Let me give you one more example of an issue where I think the best response is to just let it go. I once encountered a member of the public who told me, quite unsolicited, that blind people had no business being parents. I was sitting with one of my kids at a burger joint, and this guy just came up to me, out of the blue and told me this. I can’t deny it really pushed a button internally. Yeah, OK, I found it incredibly offensive actually. But what kept me together was that I knew my highest priority in this encounter was my son. So I simply thanked the guy for his input and respectfully requested that we be able to get on with our lunch in peace.
My son and I then had a discussion about how some people didn’t know how cool it was to have a blind dad, and that satisfied him.
What would have happened had I chewed the guys ear off as I was so tempted to do? Would it have changed his mind? I very much doubt it. The guy didn’t approach in curiosity, with a series of questions, he approached with his mind made up that I was incompetent. It would have upset my son, and it would probably have caused a public scene. And in the end, for what? In the wider scheme of things, what does it really matter what this ignoramus, who was clearly rude for thinking he had the right to come up to me and say such a thing unsolicited, thinks?
By contrast, let me give you one example where I did take a very public stand, and then try to articulate a principle that defines my different attitude to these three occurrences.
When my oldest daughter was quite small, I was required to speak at a conference as the then president of New Zealand’s consumer organisation, and my daughter came with me for the trip. When we got on the plane and I’d ensured she was securely strapped into her seat, a male flight attendant came up to me and said, “Mr Mosen, because you’re blind, we’re going to have to sit your daughter with someone who can help her in the event of an emergency”. I was absolutely flabbergasted. We’d flown together before, and I’d never been challenged in this way.
I told the flight attendant that in an emergency, there’s no one in the world on this plane who’s going to be more concerned about my daughter’s welfare than me. That she’d clearly be upset sitting next to a stranger, and that there was absolutely no way he was going to move her. I asked him to name the regulation which he felt entitled him to do this. I told him we’d get off the plane rather than be separated.
The whole plane had fallen silent by this point, and to my surprise, the passengers started applauding. At that point, a female flight attendant, who said she was a parent herself, intervened, told the guy he was out of line, and the plane went on its way. I was really touched by all the kind words from the passengers as we disembarked, commenting on what a lovely father/daughter pair we were.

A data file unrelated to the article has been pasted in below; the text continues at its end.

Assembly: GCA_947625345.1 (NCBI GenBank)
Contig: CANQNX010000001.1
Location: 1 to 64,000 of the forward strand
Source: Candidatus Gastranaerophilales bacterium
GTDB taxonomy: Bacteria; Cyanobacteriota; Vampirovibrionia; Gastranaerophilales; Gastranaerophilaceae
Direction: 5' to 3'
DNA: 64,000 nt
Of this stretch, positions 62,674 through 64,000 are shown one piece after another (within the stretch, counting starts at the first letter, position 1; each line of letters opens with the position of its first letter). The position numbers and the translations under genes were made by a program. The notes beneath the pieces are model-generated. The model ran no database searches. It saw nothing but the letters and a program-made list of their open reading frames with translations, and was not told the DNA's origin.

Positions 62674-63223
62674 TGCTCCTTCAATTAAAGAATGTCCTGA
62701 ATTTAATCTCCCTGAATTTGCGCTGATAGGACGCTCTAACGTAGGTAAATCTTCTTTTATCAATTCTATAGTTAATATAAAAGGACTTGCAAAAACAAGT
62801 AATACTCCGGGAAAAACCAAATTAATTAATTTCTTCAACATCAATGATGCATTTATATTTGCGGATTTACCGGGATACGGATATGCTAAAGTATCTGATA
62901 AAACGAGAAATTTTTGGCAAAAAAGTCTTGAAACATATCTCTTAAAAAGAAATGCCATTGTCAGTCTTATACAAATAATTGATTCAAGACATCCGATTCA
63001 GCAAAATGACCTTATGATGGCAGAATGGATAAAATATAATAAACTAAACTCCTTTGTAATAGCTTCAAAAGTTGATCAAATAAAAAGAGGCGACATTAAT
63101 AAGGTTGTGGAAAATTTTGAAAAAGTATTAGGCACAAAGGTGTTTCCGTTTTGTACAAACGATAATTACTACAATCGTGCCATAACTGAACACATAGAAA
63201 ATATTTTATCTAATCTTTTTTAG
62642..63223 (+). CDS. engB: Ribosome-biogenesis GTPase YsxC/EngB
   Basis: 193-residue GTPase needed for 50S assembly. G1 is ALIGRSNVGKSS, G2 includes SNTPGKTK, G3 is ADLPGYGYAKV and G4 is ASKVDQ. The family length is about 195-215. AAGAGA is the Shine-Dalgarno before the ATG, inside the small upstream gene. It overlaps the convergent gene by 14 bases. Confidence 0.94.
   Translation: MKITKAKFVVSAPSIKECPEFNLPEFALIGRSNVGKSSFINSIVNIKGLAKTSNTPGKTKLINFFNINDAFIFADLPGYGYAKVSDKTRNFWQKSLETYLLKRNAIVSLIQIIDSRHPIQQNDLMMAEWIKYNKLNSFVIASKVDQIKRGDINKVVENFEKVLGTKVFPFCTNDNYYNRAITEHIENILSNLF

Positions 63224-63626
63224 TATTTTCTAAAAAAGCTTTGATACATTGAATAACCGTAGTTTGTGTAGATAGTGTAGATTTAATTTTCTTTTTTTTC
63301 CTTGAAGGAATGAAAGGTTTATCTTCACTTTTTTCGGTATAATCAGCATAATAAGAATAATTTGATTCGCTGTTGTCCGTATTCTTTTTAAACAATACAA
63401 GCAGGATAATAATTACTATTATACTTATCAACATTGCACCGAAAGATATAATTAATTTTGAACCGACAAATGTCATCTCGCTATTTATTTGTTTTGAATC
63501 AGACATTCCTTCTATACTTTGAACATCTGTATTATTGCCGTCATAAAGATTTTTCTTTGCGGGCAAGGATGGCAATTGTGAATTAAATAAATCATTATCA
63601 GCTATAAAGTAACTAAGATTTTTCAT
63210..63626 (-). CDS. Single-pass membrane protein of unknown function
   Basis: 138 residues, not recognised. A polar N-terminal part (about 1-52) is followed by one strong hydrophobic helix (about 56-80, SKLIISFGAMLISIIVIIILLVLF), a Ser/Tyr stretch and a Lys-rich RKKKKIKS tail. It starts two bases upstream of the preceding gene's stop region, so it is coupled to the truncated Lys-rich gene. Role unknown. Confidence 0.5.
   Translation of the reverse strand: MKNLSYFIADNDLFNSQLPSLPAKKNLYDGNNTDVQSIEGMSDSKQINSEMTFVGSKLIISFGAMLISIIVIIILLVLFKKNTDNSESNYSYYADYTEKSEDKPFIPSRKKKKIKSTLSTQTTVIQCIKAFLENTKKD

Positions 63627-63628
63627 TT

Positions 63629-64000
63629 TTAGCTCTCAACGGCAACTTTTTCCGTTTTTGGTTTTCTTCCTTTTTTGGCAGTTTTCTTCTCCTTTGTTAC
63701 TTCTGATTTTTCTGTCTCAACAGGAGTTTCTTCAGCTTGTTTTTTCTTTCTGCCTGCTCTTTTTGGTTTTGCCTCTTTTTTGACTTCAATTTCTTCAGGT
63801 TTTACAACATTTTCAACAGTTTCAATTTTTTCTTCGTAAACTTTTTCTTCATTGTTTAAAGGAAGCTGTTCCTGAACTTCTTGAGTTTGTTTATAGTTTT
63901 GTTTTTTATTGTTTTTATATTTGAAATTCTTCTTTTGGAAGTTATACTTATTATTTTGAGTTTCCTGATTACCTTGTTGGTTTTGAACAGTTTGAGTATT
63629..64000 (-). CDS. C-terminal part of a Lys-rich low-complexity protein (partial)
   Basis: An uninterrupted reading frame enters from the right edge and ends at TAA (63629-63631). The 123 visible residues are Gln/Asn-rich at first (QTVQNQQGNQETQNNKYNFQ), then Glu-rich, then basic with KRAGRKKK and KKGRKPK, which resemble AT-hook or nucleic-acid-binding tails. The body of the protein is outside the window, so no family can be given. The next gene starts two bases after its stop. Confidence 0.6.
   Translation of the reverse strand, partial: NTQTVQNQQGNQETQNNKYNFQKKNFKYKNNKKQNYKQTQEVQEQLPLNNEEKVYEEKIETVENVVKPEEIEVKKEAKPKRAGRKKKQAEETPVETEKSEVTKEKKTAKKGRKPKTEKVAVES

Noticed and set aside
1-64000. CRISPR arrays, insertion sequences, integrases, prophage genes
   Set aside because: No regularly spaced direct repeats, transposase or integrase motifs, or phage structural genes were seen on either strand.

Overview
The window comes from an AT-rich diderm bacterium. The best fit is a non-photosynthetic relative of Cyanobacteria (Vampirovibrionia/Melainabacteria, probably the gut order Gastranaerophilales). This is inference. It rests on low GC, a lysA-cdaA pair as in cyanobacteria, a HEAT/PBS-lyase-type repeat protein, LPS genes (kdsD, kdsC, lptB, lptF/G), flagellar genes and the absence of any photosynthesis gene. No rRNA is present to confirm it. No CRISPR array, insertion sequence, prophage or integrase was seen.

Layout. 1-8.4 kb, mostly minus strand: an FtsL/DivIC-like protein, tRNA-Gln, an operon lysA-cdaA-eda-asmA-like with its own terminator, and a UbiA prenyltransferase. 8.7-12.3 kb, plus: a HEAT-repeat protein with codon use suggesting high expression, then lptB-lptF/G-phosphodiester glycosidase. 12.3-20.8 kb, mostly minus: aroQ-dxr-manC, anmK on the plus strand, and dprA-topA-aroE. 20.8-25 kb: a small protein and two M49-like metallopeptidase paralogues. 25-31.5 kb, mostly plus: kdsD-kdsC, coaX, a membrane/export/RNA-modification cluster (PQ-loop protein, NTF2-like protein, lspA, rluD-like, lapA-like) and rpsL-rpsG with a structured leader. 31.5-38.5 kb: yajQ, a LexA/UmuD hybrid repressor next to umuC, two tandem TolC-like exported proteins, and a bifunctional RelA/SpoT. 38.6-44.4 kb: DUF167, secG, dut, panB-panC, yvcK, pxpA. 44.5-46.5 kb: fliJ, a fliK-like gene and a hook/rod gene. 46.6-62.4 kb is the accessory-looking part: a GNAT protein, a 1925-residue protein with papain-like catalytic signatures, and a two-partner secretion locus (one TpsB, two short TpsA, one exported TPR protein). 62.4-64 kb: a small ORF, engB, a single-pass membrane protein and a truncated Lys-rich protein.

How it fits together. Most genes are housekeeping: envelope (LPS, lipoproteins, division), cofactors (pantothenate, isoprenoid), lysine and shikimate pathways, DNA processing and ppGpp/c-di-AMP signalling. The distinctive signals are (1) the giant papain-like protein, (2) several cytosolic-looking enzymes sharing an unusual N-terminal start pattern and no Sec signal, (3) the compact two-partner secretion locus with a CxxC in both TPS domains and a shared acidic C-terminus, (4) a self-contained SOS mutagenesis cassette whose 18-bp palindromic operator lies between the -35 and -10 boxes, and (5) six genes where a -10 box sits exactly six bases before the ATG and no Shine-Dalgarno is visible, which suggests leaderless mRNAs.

In that case, I followed up with a written complaint. The person concerned was disciplined, and given further education.
So why did I choose to make an issue of that one? First, because as a parent, my daughter was my responsibility. Second, because this was in relation to a public service where the individual had no legal grounds to do what he was doing. To let this guy get away with it would have set a shocking precedent. Third, there was a whole plane load of people who needed to understand that blindness didn’t equate to being disqualified from exercising one’s obligations as a parent. We’re not in this instance talking about one guy without influence as in the previous example, we’re talking about a guy in a position of authority, and a plane load of passengers, at least most of whom I would like to think were reasonable people.
If I had to condense the way I try to look at these things into a principle, it would be this. Is this thing I would prefer not to be happening a challenge to my civil rights, or an annoying affront to my sense of self, my ego if you will? Is the intension to be hostile and to discriminate, or is someone seeking to be kind, with that kindness perhaps a little misplaced? Was offense intended, or have I simply chosen to take offense? If offense was intended, will it matter beyond this moment?
When we deal with entities providing us with public services, I think it’s reasonable for us to expect a certain quality of service, although even then, the front-line staff often aren’t responsible for their lack of education. But when it comes to individual members of the public, most of them want to be helpful, and really, the small number who are deliberately obnoxious are of no consequence. We may get some sort of temporary satisfaction from humiliating them, but there’s a longer-term dignity that comes from being the bigger person.
More important, if you let people get under your skin, in the end, you’re the one who suffers the most. I’ve seen blind people who almost seem in a constant state of warfare with society in general, and sighted people in particular. And when you view the world like that, you’re expecting confrontation. You’re primed for it, therefore you attract it.
For those interested in further reading on this topic, Kenneth Jernigan wrote a brilliant piece called “Don’t Throw the Nickel”.
I would very much enjoy hearing your perspective on this issue. How do you decide whether to make an issue of something blindness-related that happens in your life, and when and why do you let it go? Any examples you’d like to share of each would be interesting to read.